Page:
The Parker Avery Group recently published a point of view, “Essential Disruption: Store Level Omnichannel Capabilities for Retail’s New World,” in which inventory expert, Rob Oglesby discusses key tenets retailers must embrace to deliver exceptional omnichannel experiences in our disrupted world, focusing on store fulfillment.  In this week’s blog, we provide an excerpt of this publication, focusing on one of the most critical capabilities any retailer must possess: inventory accuracy.


Stores are notorious for inaccurate inventory. There are plenty of legitimate reasons—and just as many “self inflicted” reasons as well.  The inventory accuracy issue must be addressed to drive long-term success in a store-based fulfillment program like buy online, pick up in store (BOPIS). 

Your customers are relying on your ability to follow through when you accept their orders to purchase products. They are looking to take the “risk” out of the trip to the store for items they want or need, as well as being able to potentially shorten the shopping experience if they are in a time crunch or have safety concerns. Customers assume that your acceptance of the order means it will be fulfilled.

If your inventory is not accurate, you face customer disappointment and eroded trust when you must notify a shopper that their order cannot be fulfilled—especially if this notification occurs after they think they’ve successfully completed the transaction. Further, the longer the time period between order placement and the notification, the more frustrated the customer. If this type of event occurs repeatedly, you may not only lose a customer wishing to transact this way, you might lose them for good.

All modern BOPIS systems include logic to protect from this problem, and it essentially works like safety stock. Once the perpetual inventory in a store drops to a pre-determined value (usually set up by category using velocity and other characteristics), the system prevents a customer from placing an order for that item by showing “out of stock” or “zero quantity available.” That’s certainly the right policy, because inventory—even very accurate inventory—is always in flux while the store is open for business. It’s important to account for the fact that customers shopping the store may have collected the very item you are presenting to customers online, making it impossible for the associate tasked with picking the item, even moments later, from successfully securing it.

The more inaccurate your inventory, the more risky it becomes to expose it, and the greater the buffer you have to configure, which limits your ability to present items to customers shopping online. Further, the smaller the assortment, the less compelling the transaction becomes for the customer—meaning, if too many items fall below the “pick up today” threshold, a retailer risks customer abandonment.

Inventory accuracy is a constant battle. While stores will perform a physical inventory on an annual basis (a critical “true-up” process to establish a clean baseline), typical day-today activities erode that accuracy.  There are two critical inventory changes the organization needs to address to increase the success rate of BOPIS:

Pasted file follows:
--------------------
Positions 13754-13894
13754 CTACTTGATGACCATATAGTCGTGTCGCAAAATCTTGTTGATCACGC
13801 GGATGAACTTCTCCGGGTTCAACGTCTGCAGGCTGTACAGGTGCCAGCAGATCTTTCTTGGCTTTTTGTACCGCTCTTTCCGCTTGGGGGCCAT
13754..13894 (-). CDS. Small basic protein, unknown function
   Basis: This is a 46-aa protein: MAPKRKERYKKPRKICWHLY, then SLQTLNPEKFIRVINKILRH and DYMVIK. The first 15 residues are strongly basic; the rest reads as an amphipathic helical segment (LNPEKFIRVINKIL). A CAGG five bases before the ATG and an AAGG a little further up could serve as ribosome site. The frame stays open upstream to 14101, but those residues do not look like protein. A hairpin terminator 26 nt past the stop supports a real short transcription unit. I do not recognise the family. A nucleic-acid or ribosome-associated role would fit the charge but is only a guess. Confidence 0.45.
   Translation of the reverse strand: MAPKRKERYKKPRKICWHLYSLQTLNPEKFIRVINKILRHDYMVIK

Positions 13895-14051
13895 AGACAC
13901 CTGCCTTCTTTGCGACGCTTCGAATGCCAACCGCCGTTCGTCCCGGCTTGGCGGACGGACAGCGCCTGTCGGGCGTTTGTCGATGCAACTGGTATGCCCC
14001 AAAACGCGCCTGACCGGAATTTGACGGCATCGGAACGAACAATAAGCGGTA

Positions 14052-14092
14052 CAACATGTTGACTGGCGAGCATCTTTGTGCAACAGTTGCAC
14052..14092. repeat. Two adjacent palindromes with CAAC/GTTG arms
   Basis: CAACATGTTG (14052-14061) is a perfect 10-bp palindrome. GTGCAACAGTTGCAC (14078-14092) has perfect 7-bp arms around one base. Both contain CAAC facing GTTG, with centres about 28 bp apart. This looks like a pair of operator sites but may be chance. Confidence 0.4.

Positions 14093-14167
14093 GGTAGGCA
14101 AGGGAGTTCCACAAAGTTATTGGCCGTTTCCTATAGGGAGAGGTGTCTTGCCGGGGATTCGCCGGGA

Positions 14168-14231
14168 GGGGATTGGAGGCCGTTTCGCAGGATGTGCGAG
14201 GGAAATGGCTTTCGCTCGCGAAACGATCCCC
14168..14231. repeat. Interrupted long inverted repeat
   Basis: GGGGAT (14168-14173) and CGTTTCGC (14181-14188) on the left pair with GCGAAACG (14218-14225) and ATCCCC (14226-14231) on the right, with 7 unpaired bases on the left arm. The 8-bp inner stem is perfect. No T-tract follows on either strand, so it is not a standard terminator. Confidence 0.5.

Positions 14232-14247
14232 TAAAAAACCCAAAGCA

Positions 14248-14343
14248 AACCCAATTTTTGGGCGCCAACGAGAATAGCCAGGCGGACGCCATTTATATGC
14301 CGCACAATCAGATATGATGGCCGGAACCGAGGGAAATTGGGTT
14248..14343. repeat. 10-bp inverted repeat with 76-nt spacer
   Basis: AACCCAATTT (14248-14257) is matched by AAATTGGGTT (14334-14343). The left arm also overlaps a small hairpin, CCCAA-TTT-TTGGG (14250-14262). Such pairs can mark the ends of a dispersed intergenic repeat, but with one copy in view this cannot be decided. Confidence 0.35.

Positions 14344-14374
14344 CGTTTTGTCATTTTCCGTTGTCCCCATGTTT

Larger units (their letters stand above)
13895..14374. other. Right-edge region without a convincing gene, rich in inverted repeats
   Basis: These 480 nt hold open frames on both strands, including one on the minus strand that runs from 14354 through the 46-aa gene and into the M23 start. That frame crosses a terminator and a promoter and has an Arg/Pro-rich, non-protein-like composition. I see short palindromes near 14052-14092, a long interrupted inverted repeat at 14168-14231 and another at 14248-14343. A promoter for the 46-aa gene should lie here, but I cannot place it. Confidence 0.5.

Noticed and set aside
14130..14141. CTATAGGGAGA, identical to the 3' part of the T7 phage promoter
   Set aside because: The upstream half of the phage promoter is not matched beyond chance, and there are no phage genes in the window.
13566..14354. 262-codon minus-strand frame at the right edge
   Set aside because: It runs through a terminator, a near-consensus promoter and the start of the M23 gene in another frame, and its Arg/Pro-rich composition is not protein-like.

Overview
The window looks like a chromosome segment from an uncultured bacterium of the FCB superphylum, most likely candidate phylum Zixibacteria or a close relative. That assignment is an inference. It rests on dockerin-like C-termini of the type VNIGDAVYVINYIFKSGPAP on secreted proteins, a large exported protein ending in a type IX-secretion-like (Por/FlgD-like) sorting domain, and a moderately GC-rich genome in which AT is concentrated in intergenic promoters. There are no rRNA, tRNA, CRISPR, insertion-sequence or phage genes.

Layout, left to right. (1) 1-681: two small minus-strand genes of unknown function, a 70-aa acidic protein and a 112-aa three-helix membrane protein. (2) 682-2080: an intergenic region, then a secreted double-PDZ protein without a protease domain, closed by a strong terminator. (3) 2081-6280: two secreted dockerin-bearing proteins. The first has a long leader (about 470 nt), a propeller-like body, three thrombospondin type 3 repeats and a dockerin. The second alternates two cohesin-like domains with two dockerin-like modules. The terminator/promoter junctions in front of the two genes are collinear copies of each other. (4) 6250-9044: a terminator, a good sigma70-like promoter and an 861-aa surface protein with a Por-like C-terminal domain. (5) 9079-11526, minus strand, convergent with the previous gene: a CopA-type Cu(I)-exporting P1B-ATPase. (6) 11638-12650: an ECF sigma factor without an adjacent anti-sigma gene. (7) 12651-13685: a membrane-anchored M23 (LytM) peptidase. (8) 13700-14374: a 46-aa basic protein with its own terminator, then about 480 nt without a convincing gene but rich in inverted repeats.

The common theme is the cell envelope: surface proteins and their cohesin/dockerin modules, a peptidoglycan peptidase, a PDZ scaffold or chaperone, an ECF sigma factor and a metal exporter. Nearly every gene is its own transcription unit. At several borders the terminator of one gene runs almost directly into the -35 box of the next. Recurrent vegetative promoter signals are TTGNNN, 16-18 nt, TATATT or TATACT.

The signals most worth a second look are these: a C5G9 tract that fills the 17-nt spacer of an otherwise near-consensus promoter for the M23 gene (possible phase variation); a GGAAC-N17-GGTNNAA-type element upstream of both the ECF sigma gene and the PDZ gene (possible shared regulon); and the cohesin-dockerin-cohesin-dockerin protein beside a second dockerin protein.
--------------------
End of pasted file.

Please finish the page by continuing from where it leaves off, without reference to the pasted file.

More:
Start Clean. Before a store goes “live” with BOPIS, conduct a complete physical inventory. This ensures the system has the most accurate version of inventory available to begin the new operation.

Maintain. This is a lot more complicated, and it really requires a deeper look at the inventory-related business processes currently performed in the store. Here are a few to review (and potentially adjust) before you go live with store-based fulfillment:

  • Cycle Counts. In theory, cycle counting is a great way to keep store inventory accurate. The challenge in a store is the fact that product may not all be where you think it is. Some might be in the back room, a good portion will ideally be on the “home” shelf, but if you are also featuring the product on an end cap, in a display, or in another part of the store, some might be missed in a count. While this process has the best intentions, it may actually lead to less accurate inventory if executed without precision. Review this practice, if it is in place, and consider adjustments if you notice significant change transactions in stores with otherwise good shrink number.
  • Quantity Key Scanning at POS. This is typically an issue with grocery and other high-velocity retailers when a customer buys several varieties of the same product and the cashier scans one then counts the balance and indicates a sale of that many units of the initial item they scanned. While this won’t necessarily lead to financial shrink, it absolutely leads to inaccurate inventory on a SKU basis. This issue has plagued replenishment for years, and now it impacts your new omnichannel program. While it may seem more efficient, that perceived efficiency comes at a cost. If this is a practice in your store (especially in the categories you intend to include in your omnichannel program), consider additional guardrails around the process to ensure the front end team uses it judiciously.
  • Shrink. Obviously theft and damages are challenges every retailer faces to varying degrees depending on merchandising practices. This is not an easy problem to address. It requires diligence within the leadership team of each store and is best managed through shelf maintenance. The more orderly the store is kept, the easier it is to spot anomalies in the inventory. Messy stores are usually magnets for shrink in all forms, and there is a direct correlation between shrink levels and inventory accuracy. Address the shrink challenge with focused leadership. If the store cannot be maintained, it is not a good candidate for an omnichannel program.

Cover image by 15299 from Pixabay

Published On: July 23, 2020Categories: BOPIS, Inventory, Omnichannel, Omnichannel Maturity, Rob Oglesby, Store Operations